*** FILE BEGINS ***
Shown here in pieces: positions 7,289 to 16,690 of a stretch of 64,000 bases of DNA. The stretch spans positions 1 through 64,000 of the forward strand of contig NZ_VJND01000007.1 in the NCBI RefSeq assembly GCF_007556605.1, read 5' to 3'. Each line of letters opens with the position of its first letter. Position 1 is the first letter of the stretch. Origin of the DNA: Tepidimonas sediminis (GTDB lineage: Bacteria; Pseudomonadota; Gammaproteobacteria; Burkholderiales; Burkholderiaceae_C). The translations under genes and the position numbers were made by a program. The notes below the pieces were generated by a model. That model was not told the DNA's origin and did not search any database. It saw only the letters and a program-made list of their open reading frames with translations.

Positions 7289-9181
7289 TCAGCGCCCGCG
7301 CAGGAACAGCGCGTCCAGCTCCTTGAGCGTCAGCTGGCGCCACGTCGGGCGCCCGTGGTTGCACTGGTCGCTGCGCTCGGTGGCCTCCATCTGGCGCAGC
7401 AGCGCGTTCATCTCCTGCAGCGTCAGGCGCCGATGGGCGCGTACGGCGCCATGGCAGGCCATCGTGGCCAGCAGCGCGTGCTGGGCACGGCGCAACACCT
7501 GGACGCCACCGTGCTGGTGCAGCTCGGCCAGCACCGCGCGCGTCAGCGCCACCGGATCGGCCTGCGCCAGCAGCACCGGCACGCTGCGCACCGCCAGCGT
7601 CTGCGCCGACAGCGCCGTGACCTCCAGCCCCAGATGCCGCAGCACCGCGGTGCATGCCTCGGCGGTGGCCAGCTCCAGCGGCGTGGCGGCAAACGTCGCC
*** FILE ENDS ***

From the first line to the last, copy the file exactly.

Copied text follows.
Shown here in pieces: positions 7,289 to 16,690 of a stretch of 64,000 bases of DNA. The stretch spans positions 1 through 64,000 of the forward strand of contig NZ_VJND01000007.1 in the NCBI RefSeq assembly GCF_007556605.1, read 5' to 3'. Each line of letters opens with the position of its first letter. Position 1 is the first letter of the stretch. Origin of the DNA: Tepidimonas sediminis (GTDB lineage: Bacteria; Pseudomonadota; Gammaproteobacteria; Burkholderiales; Burkholderiaceae_C). The translations under genes and the position numbers were made by a program. The notes below the pieces were generated by a model. That model was not told the DNA's origin and did not search any database. It saw only the letters and a program-made list of their open reading frames with translations.

Positions 7289-9181
7289 TCAGCGCCCGCG
7301 CAGGAACAGCGCGTCCAGCTCCTTGAGCGTCAGCTGGCGCCACGTCGGGCGCCCGTGGTTGCACTGGTCGCTGCGCTCGGTGGCCTCCATCTGGCGCAGC
7401 AGCGCGTTCATCTCCTGCAGCGTCAGGCGCCGATGGGCGCGTACGGCGCCATGGCAGGCCATCGTGGCCAGCAGCGCGTGCTGGGCACGGCGCAACACCT
7501 GGACGCCACCGTGCTGGTGCAGCTCGGCCAGCACCGCGCGCGTCAGCGCCACCGGATCGGCCTGCGCCAGCAGCACCGGCACGCTGCGCACCGCCAGCGT
7601 CTGCGCCGACAGCGCCGTGACCTCCAGCCCCAGATGCCGCAGCACCGCGGTGCATGCCTCGGCGGTGGCCAGCTCCAGCGGCGTGGCGGCAAACGTCGCC